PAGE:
A report by the U.S. State Department gives the names of 14 military contractor companies and the amounts they were paid by U.S. government for their counter-narcotics operations in Colombia.
The report, jointly prepared by the U.S. Departments of State and Defense and presented to Congress in June 2010, laid out which companies received the $216.7 million of funds contracted out in Colombia in 2009. According to Just the Facts, Colombia is the only country for which Congress requires very specific reports on where money is being spent. The departments must report military and police assistance contractors, the amount of money each contractor receives, the services the contractor performs, and any risks to contract personnel posed by operations in Colombia.
The companies receiving the most contract dollars are Dyncorp International with $96.8 million, Lockheed-Martin and subsidiaries with $67.6 million, and Telford Aviation with $13.2 million. All money comes from Plan Colombia funds, a U.S. backed initiative that is aimed at reducing guerrilla warfare and narco-trafficking in Colombia. The Colombian government has no say as to which companies will receive contracts.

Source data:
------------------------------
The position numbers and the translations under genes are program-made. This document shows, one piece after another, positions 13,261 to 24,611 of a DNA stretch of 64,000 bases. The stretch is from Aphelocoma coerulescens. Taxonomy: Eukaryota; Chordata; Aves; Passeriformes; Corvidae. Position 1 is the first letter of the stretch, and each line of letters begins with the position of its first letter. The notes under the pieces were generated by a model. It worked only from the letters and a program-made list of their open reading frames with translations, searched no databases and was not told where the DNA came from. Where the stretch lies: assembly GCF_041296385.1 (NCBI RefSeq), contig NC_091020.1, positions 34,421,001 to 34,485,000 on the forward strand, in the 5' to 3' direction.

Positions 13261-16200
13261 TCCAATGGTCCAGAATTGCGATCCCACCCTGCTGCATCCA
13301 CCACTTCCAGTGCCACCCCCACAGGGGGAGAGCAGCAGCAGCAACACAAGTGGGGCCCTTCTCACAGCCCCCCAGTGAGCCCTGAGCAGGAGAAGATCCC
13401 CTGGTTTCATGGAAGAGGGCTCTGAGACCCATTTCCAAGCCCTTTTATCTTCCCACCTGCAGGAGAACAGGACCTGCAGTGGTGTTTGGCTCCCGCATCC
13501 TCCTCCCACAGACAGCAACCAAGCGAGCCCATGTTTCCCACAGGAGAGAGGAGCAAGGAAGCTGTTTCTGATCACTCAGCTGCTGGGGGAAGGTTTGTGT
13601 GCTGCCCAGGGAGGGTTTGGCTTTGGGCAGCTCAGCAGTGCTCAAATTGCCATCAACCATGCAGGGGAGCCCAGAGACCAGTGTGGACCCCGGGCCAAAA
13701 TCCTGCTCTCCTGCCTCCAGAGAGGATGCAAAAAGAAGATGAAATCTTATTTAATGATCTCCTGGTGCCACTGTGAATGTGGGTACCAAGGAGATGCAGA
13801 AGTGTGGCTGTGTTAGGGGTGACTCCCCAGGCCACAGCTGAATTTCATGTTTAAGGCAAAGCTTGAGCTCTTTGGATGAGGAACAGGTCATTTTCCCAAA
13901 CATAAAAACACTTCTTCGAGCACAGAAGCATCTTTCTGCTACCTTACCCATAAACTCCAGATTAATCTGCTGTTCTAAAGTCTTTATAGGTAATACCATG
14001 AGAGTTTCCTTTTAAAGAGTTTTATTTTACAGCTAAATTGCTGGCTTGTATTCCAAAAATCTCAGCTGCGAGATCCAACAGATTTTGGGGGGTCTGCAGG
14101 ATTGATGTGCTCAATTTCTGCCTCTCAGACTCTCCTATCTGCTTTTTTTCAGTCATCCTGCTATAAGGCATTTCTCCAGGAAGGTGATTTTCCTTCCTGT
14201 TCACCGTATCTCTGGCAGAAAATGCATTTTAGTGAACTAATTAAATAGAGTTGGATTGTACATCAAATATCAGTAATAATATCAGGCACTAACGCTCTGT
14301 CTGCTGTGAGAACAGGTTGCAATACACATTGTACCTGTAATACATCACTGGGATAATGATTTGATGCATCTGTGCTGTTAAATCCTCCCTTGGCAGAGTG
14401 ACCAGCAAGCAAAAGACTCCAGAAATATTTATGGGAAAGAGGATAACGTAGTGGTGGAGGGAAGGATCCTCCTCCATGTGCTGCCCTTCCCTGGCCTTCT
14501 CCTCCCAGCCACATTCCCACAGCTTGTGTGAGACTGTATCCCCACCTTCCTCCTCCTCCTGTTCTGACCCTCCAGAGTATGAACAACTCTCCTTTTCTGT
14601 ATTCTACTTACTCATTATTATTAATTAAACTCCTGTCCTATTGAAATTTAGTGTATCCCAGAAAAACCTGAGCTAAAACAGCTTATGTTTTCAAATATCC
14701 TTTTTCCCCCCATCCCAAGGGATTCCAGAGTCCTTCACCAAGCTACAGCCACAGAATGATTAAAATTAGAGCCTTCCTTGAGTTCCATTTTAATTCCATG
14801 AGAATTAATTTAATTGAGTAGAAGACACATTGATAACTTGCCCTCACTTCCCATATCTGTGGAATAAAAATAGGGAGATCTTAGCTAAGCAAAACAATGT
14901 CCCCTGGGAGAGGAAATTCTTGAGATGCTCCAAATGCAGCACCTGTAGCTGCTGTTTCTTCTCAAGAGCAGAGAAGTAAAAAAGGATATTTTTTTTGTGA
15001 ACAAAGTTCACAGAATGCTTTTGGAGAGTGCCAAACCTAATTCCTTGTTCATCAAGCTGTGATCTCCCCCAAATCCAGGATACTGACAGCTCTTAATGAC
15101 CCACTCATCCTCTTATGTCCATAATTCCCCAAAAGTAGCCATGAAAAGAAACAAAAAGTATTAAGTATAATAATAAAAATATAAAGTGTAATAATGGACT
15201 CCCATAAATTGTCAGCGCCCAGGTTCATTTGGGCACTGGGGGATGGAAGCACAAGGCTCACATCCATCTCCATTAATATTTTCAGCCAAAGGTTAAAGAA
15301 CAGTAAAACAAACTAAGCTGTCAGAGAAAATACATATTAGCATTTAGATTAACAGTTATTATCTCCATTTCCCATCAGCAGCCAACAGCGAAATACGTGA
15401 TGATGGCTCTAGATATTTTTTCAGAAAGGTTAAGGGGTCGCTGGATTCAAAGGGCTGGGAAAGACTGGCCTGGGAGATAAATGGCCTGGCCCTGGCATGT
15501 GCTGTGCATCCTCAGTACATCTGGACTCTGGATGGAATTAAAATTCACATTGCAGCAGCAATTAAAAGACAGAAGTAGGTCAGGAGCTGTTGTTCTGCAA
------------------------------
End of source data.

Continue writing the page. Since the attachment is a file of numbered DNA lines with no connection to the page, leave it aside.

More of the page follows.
The presence of the U.S. military in Colombia has caused tensions in the region, with neighboring countries wary of seven proposed U.S. military bases in the country. Venezuelan President Hugo Chavez accused the U.S. of being behind Colombia’s accusations in July that Venezuela was harboring FARC guerrillas. Chavez broke relations with Colombia over the issue, and threatened to cut off oil shipments to the U.S. if Colombia were to attack Venezuela. A U.S. State Department official said the U.S. had no intention of engaging in military action with Venezuela.
Venezuela and Colombia have since restored ties, with new Colombian President Juan Manuel Santos meeting twice so far with Chavez. Another meeting is planned for early 2011.